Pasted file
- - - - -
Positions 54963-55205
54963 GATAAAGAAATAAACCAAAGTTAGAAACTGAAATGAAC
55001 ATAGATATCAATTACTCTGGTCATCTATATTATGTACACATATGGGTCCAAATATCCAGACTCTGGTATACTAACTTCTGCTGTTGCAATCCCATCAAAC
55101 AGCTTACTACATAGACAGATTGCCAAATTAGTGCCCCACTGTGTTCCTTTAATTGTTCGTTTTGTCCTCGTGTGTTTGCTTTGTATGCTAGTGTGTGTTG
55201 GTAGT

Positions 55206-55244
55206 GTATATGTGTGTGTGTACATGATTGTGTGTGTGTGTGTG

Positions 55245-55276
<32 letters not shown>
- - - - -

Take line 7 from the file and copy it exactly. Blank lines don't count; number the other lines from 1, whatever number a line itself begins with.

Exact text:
55206 GTATATGTGTGTGTGTACATGATTGTGTGTGTGTGTGTG